Scholarships create ripples in communities across Manitoba

Literacy, Education & Employment

Thirty Indigenous students are one step closer to fulfilling their dreams

In fall 2021 The National Centre for Truth and Reconciliation (NCTR) and the Indigenous Chamber of Commerce (ICC), with support from The Winnipeg Foundation, relaunched the Helen Betty Osborne Memorial Awards for Indigenous students.

176 students applied for the scholarship, outlining their educational and career goals, community involvement, and what Helen Betty Osborne’s life and legacy means to them.

“Helen Betty Osborne was unable to realize her full potential during life when hers was brutally taken from her. Her dreams of becoming a teacher may have been unfulfilled, but her legacy and memory have the wonderful opportunity to inspire and help students like me achieve their dreams. To me, Helen Betty Osborne’s life and legacy is that of hope. Despite the negative effects of racism, sexism and colonization, her legacy is alive to this day and her story is still being told. Not only is this an act of defiance against the country that has tried to erase us, but it is an inspiration for those of us who are working to change the system to make it better for Indigenous people.” — Jayelle Friesen-Enns, recipient of a 2022 Helen Betty Osborne Memorial Award.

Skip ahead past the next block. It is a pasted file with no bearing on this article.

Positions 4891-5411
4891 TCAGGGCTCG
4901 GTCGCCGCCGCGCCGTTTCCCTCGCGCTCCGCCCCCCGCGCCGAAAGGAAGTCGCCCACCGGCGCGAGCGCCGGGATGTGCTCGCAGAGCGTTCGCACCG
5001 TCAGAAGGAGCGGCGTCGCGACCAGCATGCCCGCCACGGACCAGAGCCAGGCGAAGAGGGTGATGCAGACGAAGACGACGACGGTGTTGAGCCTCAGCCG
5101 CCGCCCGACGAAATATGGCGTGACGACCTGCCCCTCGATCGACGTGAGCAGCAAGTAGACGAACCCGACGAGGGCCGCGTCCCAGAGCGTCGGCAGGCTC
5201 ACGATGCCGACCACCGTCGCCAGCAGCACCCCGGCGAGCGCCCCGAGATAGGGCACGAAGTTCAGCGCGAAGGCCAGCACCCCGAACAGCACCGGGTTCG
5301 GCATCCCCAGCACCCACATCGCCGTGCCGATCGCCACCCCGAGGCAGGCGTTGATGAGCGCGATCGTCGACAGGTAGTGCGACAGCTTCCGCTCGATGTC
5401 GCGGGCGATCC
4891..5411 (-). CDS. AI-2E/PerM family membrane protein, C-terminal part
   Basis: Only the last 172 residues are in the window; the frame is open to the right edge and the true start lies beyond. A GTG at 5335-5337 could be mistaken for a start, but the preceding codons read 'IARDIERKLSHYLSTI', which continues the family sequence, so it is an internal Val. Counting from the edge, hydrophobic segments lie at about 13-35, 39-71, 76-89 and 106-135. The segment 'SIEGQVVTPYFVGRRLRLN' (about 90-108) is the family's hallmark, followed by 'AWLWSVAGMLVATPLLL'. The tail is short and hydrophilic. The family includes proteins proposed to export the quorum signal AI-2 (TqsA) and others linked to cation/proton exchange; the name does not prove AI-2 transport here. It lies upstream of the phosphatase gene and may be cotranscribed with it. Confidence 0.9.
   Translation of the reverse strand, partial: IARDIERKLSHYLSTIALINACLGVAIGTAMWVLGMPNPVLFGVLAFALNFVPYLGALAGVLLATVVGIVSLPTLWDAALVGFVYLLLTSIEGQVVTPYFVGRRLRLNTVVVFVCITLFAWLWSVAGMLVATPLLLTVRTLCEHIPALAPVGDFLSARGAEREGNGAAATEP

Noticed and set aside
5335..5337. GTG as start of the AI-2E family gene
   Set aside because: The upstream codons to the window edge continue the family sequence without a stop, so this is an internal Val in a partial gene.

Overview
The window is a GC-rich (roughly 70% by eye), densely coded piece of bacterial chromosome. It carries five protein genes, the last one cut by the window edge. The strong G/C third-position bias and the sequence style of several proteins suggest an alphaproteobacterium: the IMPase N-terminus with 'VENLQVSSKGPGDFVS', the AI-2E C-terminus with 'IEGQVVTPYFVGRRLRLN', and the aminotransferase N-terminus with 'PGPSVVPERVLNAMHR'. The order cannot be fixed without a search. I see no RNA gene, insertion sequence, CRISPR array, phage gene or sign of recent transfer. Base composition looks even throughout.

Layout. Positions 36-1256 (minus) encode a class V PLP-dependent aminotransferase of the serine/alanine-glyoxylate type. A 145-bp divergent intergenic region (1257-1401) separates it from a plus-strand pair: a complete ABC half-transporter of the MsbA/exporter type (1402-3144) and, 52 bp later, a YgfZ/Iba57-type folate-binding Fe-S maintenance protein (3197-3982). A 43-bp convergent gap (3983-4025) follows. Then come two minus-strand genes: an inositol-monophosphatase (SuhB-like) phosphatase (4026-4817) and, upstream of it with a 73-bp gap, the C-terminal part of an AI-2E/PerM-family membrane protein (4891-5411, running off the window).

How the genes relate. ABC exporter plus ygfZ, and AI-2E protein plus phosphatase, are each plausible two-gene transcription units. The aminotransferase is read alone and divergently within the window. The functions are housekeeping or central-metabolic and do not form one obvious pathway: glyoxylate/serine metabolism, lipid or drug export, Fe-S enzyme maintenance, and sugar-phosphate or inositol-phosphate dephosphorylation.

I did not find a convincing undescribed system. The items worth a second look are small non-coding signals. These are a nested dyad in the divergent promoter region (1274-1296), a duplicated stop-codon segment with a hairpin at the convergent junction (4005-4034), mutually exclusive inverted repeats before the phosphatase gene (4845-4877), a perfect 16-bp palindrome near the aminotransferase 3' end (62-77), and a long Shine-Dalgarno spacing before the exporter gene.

Scholarship applications were reviewed by a selection committee that included representatives from the Indigenous Chamber of Commerce (ICC) and the National Centre for Truth and Reconciliation (NCTR). Thirty $2,500 scholarships were awarded.

Many of the selected applicants highlighted wanting to return to their home communities upon completion of their education as a way of giving back. Educational paths among applicants were diverse, and included health care, social work, education, law, and addressing the legacy of missing and murdered Indigenous women and girls.

Helen Betty Osborne was pursuing post-secondary education when she was brutally murdered in northern Manitoba in 1971. It took 16 years for anyone to be charged with her murder. The scholarship fund was established to honour her memory and provide financial support to Indigenous students.

“Support for Indigenous students through these scholarships is another important step on our journey of reconciliation. The Foundation is so pleased to support this awards program, relaunched by NCTR and ICC,” says Sky Bridges, CEO of The Winnipeg Foundation.

This story is featured in the Spring 2022 issue of our Working Together magazine. Download or view the full issue on our Publications page.

About the photo

Helen Betty Osborne
(Photo credit: The Free Press – Supplied)

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